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Dr. Chirag Jani: Advancement in cancer treatment offers hope

CANCER CHRONICLES: Albany oncologist says no cancer diagnosis is hopeless

Dr. Chirag Jani, recognized as one of the top young oncologists in the country, is medical director of hematology/oncology at Phoebe Putney Memorial Hospital’s Cancer Center and is chairman of the center’s Department of Medicine and its Cancer Committee and Tumor Board. (Special photo)

Dr. Chirag Jani, recognized as one of the top young oncologists in the country, is medical director of hematology/oncology at Phoebe Putney Memorial Hospital’s Cancer Center and is chairman of the center’s Department of Medicine and its Cancer Committee and Tumor Board. (Special photo)

ALBANY — Dr. Chirag Jani remembers the moment with a bright smile.

“A patient came in here after being told she had a small cancer, and her blood pressure shot up to 170 over 110,” Jani, medical director of hematology/oncology at Phoebe Putney Memorial Hospital’s Cancer Center, said. “It took four people to hold her up, she was so distraught. Her daughter came to me, frightened, and I told her, ‘When your mother walks out of here, she’s going to be smiling. Given the diagnosis she’s gotten, it’s going to turn out to be a blessing.’

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“The daughter, of course, was puzzled. She wanted to know what I was talking about. I told her and her mother, ‘It’s simple. Your testing led to early detection. Now there’s more than a 95 percent chance that you’ll be cured with no chemotherapy. If you hadn’t gotten checked, if you’d waited for a year or two, you wouldn’t have gotten that prognosis. This is a blessing.”

Jani pauses to offer his thousand-watt smile.

“She walked out of here happy,” he said.

Such is the life of the men and women who’ve placed themselves on the front lines of the battle against cancer. Theirs are days filled with triumph and tragedy.

“Seeing people suffer with cancer and through chemotherapy can be emotionally draining,” Jani said. “But when we get them over their speed bump and they can see the light at the end of the tunnel, that makes it all worth it.”

Jani has certainly seen his share of both since coming to the Phoebe Cancer Center from the University of Massachusetts Medical Center in 2003. He completed his medical studies “at a young age” in India before coming to New York to study internal medicine. He completed geriatrics studies at the University of South Florida and hematology/oncology at UMass. He was only 29 when he completed the studies.

Recognized now as one of the country’s top oncology specialists, Jani is chairman of the Phoebe Cancer Center’s Department of Medicine, its Cancer Committee and its Tumor Board.

“My training allows me to see patients through the entire spectrum of their illness, from diagnosis to treatment,” he said. “Having trained through the entire spectrum, I believe, gives me an edge over those with very limited training. I’m able to treat my patients more intensively, to adjust with them when their needs change.”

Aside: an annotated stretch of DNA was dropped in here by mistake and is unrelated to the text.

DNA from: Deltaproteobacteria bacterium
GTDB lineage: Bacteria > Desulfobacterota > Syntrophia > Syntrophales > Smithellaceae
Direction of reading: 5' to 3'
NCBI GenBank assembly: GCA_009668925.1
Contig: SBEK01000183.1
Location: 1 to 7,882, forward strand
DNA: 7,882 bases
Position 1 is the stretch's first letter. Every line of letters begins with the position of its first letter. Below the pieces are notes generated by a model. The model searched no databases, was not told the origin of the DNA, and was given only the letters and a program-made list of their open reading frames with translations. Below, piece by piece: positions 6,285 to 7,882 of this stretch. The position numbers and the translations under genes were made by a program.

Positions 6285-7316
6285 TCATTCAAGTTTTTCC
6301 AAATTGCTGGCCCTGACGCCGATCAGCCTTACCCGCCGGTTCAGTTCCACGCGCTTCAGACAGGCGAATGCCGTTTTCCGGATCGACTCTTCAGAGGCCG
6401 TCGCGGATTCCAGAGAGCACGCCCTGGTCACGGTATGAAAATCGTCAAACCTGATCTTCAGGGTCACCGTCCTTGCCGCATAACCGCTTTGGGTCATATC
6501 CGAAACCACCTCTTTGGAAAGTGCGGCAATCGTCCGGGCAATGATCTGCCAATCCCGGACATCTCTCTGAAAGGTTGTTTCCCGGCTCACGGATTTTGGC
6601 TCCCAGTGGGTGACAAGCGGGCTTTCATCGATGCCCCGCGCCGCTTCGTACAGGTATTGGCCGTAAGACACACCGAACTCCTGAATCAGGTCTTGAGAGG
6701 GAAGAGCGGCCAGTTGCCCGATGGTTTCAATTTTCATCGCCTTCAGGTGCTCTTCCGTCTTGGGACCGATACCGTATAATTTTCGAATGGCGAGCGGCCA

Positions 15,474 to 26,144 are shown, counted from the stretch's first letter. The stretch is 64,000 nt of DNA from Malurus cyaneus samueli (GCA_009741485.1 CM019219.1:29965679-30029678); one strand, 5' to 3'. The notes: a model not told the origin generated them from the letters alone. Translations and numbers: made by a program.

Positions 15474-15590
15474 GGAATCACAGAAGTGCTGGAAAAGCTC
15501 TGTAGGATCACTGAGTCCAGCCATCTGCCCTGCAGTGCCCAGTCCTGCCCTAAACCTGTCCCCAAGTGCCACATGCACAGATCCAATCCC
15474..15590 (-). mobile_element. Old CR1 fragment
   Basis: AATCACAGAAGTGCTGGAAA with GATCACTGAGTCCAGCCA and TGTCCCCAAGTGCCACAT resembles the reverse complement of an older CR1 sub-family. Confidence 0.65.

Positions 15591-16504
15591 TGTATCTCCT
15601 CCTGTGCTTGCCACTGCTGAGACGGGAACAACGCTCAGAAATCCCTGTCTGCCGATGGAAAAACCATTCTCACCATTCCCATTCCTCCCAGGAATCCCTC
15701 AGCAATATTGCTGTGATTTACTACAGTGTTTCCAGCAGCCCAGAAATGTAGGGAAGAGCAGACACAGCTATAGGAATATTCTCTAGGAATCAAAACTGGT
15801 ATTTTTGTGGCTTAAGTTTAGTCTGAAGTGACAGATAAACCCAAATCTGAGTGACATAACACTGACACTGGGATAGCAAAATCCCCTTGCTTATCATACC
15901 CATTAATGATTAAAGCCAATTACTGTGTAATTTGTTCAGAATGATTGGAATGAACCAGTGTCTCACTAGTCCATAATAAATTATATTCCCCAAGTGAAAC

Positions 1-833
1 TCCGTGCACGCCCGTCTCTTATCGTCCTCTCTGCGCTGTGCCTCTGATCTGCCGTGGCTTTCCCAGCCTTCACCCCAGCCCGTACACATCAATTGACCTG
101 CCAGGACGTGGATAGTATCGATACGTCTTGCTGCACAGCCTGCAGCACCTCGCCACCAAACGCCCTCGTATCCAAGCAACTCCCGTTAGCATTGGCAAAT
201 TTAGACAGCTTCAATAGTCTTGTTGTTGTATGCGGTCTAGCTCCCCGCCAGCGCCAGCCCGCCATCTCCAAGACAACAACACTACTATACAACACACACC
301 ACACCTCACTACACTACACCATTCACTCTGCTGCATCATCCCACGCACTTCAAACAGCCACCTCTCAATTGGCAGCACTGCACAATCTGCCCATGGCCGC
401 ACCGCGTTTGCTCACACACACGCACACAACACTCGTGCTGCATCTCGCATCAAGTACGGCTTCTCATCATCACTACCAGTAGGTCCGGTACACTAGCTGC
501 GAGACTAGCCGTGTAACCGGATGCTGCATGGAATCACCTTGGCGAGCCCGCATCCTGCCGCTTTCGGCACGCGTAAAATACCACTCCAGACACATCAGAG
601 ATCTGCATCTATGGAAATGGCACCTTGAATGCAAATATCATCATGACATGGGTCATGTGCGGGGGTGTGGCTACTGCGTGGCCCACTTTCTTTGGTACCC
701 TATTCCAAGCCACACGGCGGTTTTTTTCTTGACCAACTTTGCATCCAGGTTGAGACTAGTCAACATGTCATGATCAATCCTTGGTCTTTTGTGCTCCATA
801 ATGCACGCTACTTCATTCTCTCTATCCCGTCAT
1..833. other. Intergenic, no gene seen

Jani said current statistics indicate that of 100 new cases, as many as 60 percent are localized early. Of those, 70 percent are curable. Of the other 30 percent, he says, half have the potential to be cured through long-term treatment. Still, the oncologist says, there is always hope, no matter the diagnosis.

“I believe there is never a situation where there is no hope,” he said. “Even if someone gets three separate opinions of ‘incurable,’ we can give that person as good a quality of life as possible in whatever amount of time he has. No matter what stage the cancer may be in, no situation is ever hopeless.”

Jani bases his optimism on the rapid advancements being made in the battle against cancer. He says improved medications, research and clinical trials that help researchers understand more about the illness are some of the reasons for increased hope across the spectrum.

And the renowned oncologist acknowledges that there is also room for good old-fashioned miracles.

“I had a patient who was diagnosed with Stage 4 bladder cancer,” Jani said. “I told him honestly that of 100 patients with his cancer, there was an 80 to 90 percent chance that he would not live longer than six months to a year. This guy’s four years out today, and he’s still doing well.

“That confirms to me that the physicality of the human experience is only a small piece of the puzzle. There are things that medical science cannot prove or disprove, but there is no doubt spirituality that inspires a positive outlook is important in cancer treatment.”

Jani acknowledges that, given his reputation, he could “potentially practice medicine anywhere I choose.” He said there are reasons he chooses to do so in Albany.

“First of all, I want to stay away from the snow, so it’s going to be somewhere south of Virginia,” he laughs. “But, most important, people like (Phoebe CEO) Joel (Wernick), (former Cancer Center Director) Dr. (Phillip) Roberts and (Medical Director of Oncology Services) Dr. (Robert) Krywicki care about their patients. The Phoebe Cancer Center is a patient-centered facility. That’s always going to be most important to me.”